Rebecca Solnit wrote a provocative article describing husbands that "bully, silence and control" the votes of their wives in the United States. She musters anecdotes of Republican men preventing their wives from supporting Democratic candidates, especially when using mail-in ballots.

Is coercing someone to vote a certain way a crime in the United States? Has any study quantified the effect of such coercion?

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    "provocative" is superfluous in this author's case. I would recommend removing all mention of the article from the question, as it doesn't really add anything at all to it. – Orangesandlemons Nov 25 at 16:20
up vote 10 down vote accepted

Voter coercion is a federal crime in the US code U.S. Code › Title 18 › Part I › Chapter 29 › § 594:

Whoever intimidates, threatens, coerces, or attempts to intimidate, threaten, or coerce, any other person for the purpose of interfering with the right of such other person to vote or to vote as he may choose, or of causing such other person to vote for, or not to vote for, any candidate [...] shall be fined under this title or imprisoned.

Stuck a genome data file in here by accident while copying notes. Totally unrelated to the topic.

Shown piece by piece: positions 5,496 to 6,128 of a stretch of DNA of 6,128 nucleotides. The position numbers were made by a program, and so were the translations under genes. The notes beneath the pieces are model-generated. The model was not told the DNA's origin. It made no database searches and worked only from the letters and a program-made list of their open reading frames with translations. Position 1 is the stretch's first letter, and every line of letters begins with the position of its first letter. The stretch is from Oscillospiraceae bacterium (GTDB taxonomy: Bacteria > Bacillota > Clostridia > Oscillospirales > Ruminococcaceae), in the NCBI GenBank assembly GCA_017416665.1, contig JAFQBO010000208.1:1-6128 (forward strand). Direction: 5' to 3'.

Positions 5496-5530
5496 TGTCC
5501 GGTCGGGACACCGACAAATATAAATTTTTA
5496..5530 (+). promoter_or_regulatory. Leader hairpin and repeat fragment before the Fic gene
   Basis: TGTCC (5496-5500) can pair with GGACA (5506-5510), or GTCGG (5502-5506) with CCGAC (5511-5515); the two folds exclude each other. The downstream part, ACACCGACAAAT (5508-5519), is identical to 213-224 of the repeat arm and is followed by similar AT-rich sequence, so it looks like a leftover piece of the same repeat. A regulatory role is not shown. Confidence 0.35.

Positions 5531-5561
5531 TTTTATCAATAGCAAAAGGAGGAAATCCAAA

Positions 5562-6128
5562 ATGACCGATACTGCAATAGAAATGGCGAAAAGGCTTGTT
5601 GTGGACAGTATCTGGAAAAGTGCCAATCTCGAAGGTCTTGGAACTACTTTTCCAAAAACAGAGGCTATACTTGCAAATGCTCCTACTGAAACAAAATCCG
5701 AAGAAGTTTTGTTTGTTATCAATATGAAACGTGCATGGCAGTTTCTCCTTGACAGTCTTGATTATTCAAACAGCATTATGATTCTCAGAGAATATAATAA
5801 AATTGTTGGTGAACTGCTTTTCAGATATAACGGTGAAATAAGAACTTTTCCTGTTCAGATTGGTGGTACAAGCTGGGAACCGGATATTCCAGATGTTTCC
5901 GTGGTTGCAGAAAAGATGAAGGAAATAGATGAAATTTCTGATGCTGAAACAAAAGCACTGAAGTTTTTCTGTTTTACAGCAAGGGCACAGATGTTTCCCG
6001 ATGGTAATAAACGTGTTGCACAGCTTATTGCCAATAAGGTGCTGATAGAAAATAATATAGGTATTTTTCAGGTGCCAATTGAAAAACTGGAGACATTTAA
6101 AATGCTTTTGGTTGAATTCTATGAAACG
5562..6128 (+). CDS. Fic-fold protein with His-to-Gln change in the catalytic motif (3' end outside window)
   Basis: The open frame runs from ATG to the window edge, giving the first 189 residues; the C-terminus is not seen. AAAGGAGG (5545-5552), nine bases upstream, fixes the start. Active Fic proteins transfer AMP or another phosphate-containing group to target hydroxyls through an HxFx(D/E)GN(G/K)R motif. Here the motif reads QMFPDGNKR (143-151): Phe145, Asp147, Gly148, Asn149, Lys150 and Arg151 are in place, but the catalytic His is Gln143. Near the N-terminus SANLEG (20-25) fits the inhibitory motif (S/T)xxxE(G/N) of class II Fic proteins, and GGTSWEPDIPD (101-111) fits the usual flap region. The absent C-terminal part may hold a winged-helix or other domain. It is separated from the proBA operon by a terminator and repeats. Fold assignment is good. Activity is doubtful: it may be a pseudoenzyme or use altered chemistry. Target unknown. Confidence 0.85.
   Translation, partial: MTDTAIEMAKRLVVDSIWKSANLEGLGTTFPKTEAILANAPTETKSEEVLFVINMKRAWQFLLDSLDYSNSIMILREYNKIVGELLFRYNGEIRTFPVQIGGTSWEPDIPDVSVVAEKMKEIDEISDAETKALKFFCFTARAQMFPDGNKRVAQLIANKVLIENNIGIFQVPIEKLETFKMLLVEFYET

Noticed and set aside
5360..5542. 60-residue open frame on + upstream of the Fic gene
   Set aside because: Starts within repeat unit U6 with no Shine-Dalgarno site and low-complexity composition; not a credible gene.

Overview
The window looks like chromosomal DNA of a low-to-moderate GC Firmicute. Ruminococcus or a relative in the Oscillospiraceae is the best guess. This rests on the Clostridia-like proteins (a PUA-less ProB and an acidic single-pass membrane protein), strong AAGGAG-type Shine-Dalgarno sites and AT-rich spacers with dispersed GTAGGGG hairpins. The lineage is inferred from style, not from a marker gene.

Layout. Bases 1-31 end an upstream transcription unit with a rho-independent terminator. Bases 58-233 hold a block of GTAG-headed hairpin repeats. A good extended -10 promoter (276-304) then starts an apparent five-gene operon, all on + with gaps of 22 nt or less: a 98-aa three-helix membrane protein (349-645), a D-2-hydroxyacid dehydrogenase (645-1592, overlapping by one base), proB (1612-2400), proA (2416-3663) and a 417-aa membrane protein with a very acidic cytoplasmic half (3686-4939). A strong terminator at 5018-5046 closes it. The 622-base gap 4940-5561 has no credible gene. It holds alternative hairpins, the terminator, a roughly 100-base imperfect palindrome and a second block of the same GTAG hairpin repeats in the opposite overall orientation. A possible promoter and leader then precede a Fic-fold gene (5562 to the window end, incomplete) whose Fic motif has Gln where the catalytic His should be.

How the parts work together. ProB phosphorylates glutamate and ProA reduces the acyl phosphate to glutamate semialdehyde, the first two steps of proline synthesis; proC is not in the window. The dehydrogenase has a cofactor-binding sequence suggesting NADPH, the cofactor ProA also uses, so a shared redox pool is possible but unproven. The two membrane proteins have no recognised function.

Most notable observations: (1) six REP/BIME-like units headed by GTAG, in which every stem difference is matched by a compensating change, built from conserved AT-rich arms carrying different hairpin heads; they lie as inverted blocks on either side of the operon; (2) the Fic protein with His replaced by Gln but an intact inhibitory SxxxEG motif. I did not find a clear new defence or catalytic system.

(The code uses "he", but this is always interpreted to apply equally to men and women)

The difficulty is the burden of proof. Cases of "coercive control" have succeeded, but only when quite extreme levels of control. Coercion is illegal, but persuasion is not. Police have always been unwilling to intervene when no violence is involved, and the ballot is secret so direct investigation is impossible.

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